(151f) A Dynamic Analysis of Insulin Signaling and Its Feedback Mechanisms: A Discrete Modeling Approach

Wu, M., Michigan State University
Yang, X., Michigan State University
Chan, C., Michigan State Uiversity

A major challenge in systems biology is to understand the dynamic behavior of biological signaling systems, which depends on the elements of the system and their inter-relationships. Computational modeling plays an integral part in the study of network dynamics and uncovering the underlying mechanisms. However, it is difficult to acquire quantitative measurements of all the biochemical and kinetic parameters of the signaling pathways. Thus, an alternative modeling method is needed that effectively integrates pathway information and explores the basic dynamics of the signaling network, in the absence of detail kinetic parameters.

Here we applied a discrete dynamic modeling approach using three-state logic variables to describe the protein activity levels, and transition functions in a signaling network. The model takes into account cell-cell variations on the protein activities and reaction rates, and thereby can simulate a large population of cells. The simulation results provided patterns of dynamic activation for each component in the network, despite the absence of detailed kinetic parameters and uncertainties within the signaling process (i.e., cell-cell variation in reaction timing or protein activity levels).

Our dynamic model of the insulin signaling system in liver cells provides a proof-of-concept application of the proposed methodology. Research in our group has shown that the double-stranded RNA-dependent protein kinase (PKR), which is affected by insulin, is involved in regulating insulin signaling through a feedback mechanism. As a downstream target of insulin receptor substrate 1 (IRS1), PKR induces the inhibitory serine phosphorylation of IRS1, thereby suppressing its tyrosine phosphorylation. In fact, the dynamic behavior of the insulin signaling network is tuned by a variety of feedback pathways, many of which have the potential to cross-talk with PKR, but the contribution of each is unclear. Given the complexity of insulin signaling, it is inefficient to experimentally test all possible interactions in the network to confirm their functionality. Our discrete dynamic model provides an in silico model framework that integrates potential interactions and assesses the contributions of the various interactions on the dynamic behavior of the signaling network. Simulations with the model generated testable hypothesis on the response of the network upon perturbation, which were experimentally evaluated to identify the pathways that actually are functioning in the particular liver cell system. Our modeling study in combination with the experimental results, elucidated the feedbacks involved, which suggested the insulin network is robustly designed.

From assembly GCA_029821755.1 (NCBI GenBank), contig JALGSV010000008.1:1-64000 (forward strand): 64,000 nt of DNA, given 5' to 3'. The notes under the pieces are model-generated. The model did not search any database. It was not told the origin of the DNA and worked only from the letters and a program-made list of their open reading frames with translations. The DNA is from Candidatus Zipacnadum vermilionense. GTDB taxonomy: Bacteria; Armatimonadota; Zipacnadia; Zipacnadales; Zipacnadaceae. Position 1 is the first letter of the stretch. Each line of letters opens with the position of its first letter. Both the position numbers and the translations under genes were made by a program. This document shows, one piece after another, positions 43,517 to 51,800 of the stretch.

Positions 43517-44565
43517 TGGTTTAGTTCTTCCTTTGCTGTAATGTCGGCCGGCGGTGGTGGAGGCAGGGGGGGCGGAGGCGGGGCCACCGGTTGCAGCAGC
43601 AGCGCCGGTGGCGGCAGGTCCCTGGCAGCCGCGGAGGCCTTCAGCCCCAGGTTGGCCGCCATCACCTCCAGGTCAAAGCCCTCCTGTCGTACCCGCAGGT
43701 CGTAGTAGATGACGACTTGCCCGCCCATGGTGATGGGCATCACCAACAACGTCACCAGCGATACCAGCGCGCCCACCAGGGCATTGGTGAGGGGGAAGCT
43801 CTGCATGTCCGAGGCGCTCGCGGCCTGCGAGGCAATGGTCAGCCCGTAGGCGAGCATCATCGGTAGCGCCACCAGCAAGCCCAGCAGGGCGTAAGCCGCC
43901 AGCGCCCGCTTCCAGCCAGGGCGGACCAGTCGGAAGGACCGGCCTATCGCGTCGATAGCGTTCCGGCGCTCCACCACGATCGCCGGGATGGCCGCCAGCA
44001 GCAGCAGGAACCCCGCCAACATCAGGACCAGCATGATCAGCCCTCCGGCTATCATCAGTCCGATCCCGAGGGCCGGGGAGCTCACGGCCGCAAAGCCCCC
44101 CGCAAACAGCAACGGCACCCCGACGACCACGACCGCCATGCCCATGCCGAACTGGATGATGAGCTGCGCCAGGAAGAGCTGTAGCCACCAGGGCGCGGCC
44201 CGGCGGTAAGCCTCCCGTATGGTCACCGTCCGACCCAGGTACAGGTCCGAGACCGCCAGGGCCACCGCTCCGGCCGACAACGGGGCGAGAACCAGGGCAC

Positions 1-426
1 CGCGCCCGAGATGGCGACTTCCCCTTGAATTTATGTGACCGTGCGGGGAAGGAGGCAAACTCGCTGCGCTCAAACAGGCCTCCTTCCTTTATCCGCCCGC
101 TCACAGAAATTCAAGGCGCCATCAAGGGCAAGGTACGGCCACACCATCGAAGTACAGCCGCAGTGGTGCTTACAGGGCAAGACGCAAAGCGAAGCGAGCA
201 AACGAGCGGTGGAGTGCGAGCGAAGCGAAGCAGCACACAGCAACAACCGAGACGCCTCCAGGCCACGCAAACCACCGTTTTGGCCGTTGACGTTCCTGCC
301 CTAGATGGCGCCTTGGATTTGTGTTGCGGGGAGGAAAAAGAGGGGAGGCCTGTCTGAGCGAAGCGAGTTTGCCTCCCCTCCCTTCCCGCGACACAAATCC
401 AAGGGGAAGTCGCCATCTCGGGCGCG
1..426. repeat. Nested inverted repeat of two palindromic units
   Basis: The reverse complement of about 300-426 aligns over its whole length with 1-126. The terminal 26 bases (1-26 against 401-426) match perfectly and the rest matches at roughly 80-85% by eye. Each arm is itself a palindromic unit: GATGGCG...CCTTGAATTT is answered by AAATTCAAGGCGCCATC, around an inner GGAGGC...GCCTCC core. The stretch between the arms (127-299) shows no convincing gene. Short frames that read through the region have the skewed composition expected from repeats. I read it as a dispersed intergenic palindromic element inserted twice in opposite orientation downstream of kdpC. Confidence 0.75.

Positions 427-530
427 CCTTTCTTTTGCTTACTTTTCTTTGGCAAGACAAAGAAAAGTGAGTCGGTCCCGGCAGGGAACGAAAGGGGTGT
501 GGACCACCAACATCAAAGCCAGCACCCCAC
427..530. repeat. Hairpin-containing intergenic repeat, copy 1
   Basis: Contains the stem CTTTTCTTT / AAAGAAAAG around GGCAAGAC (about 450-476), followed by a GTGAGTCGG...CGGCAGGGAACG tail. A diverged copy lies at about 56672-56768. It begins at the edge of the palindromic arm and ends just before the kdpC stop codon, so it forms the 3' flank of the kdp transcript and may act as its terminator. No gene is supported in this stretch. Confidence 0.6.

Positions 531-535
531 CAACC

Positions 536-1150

Thus, our discrete modeling methodology, in spite of its simplicity, is able to reproduce the dynamic profiles, provide testable hypotheses, and help to analyze the major characteristics of the insulin signaling network. Such a modeling framework that relies solely on the network architecture can be easily extended to other dynamic network systems and serves as a basis to guide model-based experiments and potentially more detailed inquiry into the regulatory mechanisms of biological networks.